expanded to Las Vegas in 2001, run full-day and half-day tours to Hoover Dam, the Grand Canyon, Zion
National Park, Death Valley, and the nearby Valley of Fire, a state park with unusually photogenic rock
formations.

The company operates 20 Tour Trekkers, high-end, all-terrain vehicles that hold 10 passengers, and does
hotel pick-ups, and even offers a 10-hour combination tour that includes Hoover Dam and the Grand Canyon
– using a helicopter and pontoon boat ride to complete the journey.

Cars can drive across the top of Hoover Dam, less than an hour from Las Vegas on U.S. 93. The narrow two-
lane approach has several sharp turns and falls victim to occasional rock slides. Halfway across, both states
and time zones change, with Nevada on Pacific Time and Arizona on Mountain Time (the times are identical in
summer because Arizona does not observe Daylight Savings Time).

Because bus and truck traffic across the dam is restricted by security concerns, some of it must head south to
cross the Colorado near Laughlin, NV.  That will change next year, when the Hoover Dam Bypass – 1500 feet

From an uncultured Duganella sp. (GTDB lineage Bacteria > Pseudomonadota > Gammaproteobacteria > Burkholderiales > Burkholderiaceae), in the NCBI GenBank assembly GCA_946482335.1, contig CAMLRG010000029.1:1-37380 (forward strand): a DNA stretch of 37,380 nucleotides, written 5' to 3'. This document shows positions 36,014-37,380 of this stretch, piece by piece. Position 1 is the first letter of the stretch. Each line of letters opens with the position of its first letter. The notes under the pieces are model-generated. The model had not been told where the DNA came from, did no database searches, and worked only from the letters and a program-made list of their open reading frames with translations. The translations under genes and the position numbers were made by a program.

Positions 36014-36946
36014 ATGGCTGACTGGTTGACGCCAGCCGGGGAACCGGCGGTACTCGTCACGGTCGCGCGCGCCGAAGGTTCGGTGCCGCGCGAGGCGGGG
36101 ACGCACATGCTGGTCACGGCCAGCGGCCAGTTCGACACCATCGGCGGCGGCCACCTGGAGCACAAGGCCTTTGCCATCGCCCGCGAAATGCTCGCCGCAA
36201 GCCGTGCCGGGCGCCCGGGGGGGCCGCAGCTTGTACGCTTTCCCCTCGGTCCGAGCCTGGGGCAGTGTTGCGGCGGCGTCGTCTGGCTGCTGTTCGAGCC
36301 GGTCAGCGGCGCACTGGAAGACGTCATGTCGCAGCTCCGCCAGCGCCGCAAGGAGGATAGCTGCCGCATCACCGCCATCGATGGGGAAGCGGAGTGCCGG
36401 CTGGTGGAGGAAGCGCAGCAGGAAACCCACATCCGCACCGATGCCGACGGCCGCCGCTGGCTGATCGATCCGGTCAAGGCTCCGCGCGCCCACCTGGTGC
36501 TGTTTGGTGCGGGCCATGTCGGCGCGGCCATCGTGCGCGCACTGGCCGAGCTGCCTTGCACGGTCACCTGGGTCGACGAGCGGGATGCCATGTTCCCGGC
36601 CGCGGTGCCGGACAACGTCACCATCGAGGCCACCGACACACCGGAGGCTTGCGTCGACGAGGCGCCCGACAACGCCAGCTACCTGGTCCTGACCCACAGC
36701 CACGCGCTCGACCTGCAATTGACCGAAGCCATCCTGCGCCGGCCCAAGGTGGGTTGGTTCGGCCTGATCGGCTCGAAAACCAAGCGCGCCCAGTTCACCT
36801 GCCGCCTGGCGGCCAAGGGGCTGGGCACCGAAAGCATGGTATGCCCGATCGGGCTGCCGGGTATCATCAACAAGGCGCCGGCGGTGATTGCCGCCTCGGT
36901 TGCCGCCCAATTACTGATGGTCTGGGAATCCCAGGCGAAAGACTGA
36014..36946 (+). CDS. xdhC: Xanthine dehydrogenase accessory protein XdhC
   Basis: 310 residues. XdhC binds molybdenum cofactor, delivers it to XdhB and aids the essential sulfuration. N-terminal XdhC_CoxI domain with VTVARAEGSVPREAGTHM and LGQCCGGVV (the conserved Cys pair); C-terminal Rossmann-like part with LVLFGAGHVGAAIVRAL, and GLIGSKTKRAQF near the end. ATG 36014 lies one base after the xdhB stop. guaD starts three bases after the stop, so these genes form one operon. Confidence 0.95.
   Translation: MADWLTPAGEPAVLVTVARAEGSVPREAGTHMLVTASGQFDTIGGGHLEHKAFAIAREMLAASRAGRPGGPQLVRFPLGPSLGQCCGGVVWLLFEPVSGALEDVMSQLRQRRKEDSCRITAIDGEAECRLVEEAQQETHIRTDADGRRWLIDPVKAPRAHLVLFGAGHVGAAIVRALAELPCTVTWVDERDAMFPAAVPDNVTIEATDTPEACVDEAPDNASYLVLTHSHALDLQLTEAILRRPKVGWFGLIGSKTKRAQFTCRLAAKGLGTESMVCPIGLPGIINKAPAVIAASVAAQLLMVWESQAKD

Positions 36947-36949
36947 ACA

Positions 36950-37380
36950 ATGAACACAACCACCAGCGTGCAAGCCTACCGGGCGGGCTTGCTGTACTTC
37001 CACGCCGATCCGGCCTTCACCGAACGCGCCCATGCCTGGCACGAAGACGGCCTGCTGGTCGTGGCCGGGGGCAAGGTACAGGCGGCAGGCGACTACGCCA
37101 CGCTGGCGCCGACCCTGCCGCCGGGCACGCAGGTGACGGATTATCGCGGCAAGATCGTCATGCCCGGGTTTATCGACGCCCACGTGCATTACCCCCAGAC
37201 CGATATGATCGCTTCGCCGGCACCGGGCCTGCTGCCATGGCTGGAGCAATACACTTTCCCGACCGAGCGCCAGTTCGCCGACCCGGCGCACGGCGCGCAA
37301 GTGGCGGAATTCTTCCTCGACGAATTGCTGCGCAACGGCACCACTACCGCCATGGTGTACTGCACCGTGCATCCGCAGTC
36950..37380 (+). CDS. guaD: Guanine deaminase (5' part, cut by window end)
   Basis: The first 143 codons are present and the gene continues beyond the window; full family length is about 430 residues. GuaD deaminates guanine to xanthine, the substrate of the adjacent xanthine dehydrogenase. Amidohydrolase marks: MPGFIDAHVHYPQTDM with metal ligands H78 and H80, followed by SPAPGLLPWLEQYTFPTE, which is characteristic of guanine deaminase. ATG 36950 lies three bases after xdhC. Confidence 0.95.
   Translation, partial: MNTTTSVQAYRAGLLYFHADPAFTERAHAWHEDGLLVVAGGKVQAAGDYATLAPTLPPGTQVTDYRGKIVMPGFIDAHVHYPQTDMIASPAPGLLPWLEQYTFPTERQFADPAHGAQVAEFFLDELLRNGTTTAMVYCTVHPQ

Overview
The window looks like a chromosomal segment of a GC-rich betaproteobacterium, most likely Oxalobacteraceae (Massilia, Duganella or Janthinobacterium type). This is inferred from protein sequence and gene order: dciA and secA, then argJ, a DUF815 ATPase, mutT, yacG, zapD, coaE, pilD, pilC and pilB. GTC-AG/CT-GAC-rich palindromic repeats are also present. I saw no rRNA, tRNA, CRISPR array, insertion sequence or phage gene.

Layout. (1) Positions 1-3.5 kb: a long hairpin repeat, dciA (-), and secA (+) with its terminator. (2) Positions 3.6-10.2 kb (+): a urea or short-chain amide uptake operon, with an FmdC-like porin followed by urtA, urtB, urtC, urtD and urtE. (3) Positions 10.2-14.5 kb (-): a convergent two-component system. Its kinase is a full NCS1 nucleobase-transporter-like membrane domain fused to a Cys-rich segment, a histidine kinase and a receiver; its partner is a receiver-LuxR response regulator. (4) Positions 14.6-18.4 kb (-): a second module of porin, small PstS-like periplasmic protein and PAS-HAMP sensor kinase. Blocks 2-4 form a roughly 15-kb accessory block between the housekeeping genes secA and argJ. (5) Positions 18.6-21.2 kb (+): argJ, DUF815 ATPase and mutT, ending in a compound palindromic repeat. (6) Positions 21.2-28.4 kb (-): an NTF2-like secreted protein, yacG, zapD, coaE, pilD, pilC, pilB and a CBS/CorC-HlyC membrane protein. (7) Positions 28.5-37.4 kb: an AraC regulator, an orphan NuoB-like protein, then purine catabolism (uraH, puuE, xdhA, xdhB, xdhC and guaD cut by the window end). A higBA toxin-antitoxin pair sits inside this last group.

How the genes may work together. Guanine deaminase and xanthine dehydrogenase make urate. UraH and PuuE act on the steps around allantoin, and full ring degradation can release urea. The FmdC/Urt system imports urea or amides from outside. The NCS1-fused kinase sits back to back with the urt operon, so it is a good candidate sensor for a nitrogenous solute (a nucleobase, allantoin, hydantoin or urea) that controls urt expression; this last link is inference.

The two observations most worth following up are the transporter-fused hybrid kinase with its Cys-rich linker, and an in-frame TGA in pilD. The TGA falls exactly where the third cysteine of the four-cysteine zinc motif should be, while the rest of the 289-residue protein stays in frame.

downstream – is completed.

Las Vegas Helicopters also provides aerial sightseeing, landing in the Grand Canyon for a scenic lunch
along the Colorado River.

For most visitors, however, the greatest sites are the world of neon that explodes at night.  From the Eiffel
Tower to the Statue of Liberty, Las Vegas is a dream world – and has the potential to make some dreams
come true.

Widely known as Sin City for its topless pools and risque shows, Las Vegas is also known as the
Entertainment Capital of the World, the Capitol of Second Chances, and “Lost Wages.”

Just ask anyone flying out of McCarran International, the city’s fast-growing airport.

The smart ones will be on discount carriers like JetBlue, which links Las Vegas to New York’s JFK in under
five hours.
   


**Former AP newsman Dan Schlossberg of Fair Lawn, NJ is president of the North American Travel
Journalists Association, travel editor of Sirius XM’s “Maggie Linton Show,” and author of 34 baseball books.